‘The model of an engaged citizen’: Family, friends recall Mike Ahearn 

  • Mike Ahearn with one of his three sons, also named Mike Ahearn. CONTIBUTED PHOTO

  • Mike Ahearn in a photo from high school. CONTRIBUTED PHOTO

  • Mike Ahearn is shown receiving an award from the Massachusetts State Police; he worked as a dispatcher for 43 years. CONTRIBUTED PHOTO

  • Mike Ahearn with his wife, Patti Ahearn, who predeceased him in 2016. CONTRIBUTED PHOTO

  • Mike Ahearn is shown wearing his James Brennan Award sash in 2018. CONTRIBUTED PHOTO

Staff Writer
Published: 6/11/2020 1:50:01 PM

NORTHAMPTON — Michael “Mike” J. Ahearn Jr., a former city councilor and community pillar for decades, died at Linda Manor last week. He was 87 years old.

“He was born in Leeds, and he finished his life in Leeds,” said Dan Ahearn, the youngest of Ahearn’s three sons.

Ahearn lived a life full of civic involvement while also being extremely devoted to family.

“I’m thankful for the wonderful life of 87 years that he had,” Ahearn said. “We’ll have so many great memories that will be with us forever.”

A two-term city councilor representing Ward 4 from 1986 through 1989, the elder Ahearn unsuccessfully ran for mayor twice, against David Musante in 1989 and Mary Ford in 1991. Ford would later appoint him to the Council on Aging where, as its chairman, Ahearn helped shepherd through the construction of the current Senior Center on Conz Street.

Ahearn was a member of the Northampton St. Patrick’s Association and the Elks and the Knights of Columbus, as well as a youth sports coach. He was also a dispatcher for the Massachusetts State Police for 43 years.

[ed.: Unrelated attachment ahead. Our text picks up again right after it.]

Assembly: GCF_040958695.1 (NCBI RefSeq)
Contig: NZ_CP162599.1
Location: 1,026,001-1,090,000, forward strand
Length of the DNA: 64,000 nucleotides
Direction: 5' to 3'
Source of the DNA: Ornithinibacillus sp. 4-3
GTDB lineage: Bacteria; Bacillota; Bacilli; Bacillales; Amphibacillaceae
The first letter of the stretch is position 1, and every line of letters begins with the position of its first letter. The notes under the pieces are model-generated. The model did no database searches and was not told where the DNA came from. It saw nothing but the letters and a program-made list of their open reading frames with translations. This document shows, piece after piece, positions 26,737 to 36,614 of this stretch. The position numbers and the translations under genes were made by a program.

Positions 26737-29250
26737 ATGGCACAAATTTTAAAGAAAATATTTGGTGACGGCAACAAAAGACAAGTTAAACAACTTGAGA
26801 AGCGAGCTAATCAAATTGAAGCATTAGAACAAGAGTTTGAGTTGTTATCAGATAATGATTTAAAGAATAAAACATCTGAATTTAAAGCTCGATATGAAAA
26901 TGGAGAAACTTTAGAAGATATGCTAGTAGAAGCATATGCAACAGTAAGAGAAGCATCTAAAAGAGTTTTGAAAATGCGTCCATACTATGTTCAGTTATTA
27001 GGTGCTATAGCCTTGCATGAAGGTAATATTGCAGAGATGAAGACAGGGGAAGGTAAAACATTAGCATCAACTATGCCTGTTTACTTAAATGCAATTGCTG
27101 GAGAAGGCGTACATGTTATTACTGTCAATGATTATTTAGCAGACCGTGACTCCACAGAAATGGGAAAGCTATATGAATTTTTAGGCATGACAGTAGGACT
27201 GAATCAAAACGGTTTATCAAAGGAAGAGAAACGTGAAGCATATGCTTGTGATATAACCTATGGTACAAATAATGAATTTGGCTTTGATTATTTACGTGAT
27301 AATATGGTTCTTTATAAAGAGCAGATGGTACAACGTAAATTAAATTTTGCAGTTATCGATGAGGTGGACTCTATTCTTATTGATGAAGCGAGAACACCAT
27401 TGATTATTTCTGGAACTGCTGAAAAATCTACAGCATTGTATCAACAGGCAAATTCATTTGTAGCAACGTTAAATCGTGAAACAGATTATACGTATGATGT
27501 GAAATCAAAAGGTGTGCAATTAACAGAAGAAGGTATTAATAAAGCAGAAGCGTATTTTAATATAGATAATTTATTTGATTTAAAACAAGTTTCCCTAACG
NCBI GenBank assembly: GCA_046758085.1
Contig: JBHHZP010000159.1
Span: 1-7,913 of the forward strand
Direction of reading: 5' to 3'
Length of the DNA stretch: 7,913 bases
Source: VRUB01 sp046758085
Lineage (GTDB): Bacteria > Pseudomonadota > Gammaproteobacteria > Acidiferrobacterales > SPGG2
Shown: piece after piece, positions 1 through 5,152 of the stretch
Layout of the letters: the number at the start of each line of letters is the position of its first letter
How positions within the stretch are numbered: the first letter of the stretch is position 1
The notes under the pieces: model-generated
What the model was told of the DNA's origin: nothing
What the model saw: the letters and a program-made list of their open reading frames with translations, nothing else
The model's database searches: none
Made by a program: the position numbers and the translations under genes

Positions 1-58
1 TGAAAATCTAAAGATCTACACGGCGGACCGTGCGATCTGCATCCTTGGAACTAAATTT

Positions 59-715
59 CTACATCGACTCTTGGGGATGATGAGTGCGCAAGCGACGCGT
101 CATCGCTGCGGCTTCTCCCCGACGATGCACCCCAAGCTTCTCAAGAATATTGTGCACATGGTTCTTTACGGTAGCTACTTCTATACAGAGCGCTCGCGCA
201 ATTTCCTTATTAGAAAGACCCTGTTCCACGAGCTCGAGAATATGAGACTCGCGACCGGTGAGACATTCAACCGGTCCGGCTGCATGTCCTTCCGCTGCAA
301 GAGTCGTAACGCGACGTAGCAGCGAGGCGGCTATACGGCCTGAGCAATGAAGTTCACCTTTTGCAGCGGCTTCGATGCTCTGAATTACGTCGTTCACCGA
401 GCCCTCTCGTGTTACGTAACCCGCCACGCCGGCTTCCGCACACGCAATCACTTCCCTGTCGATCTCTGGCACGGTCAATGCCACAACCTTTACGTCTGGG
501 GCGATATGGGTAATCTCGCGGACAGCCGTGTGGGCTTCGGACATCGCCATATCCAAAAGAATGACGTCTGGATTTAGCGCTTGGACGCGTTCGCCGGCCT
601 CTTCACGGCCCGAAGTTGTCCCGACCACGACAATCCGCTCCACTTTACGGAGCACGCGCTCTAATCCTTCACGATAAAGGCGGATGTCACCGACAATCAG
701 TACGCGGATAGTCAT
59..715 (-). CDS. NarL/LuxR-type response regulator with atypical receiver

However, his devotion to the community extended beyond his official roles. Dan Ahearn remembered how his father would use his snowblower to clean neighbors’ sidewalks, and how he’d take those older than him out grocery shopping.

“He was a community person,” said longtime friend Bill Waslick. “Wherever he saw a need that he thought he could fill, he would do it. Without question.”

Waslick first met Ahearn when they played on the basketball team at Northampton High School, where Ahearn was a point guard. Waslick and Ahearn would end up marrying sisters.

All three of Ahearn’s children spoke about the close relationship their parents had. Mike and Patti Ahearn were married for 53 years when Patti died in 2016.

“They were together constantly,” said Mike Ahearn, the couple’s middle son. “You saw one, you saw them both.”

He also noted the sign on their front porch, which reads, “Happiness is being married to your best friend.”

“He and my mom had such a special marriage,” Dan said.

A listening ear

Eldest son Pat Ahearn managed both of his father’s campaigns for mayor. “There’s nothing more enjoyable than doing a local campaign,” he said.

The race against Mary Ford, Pat said, highlighted two different camps in Northampton. His father’s supporters were mostly longer-term residents of the city, while many of those backing Ford were newer, more progressive residents.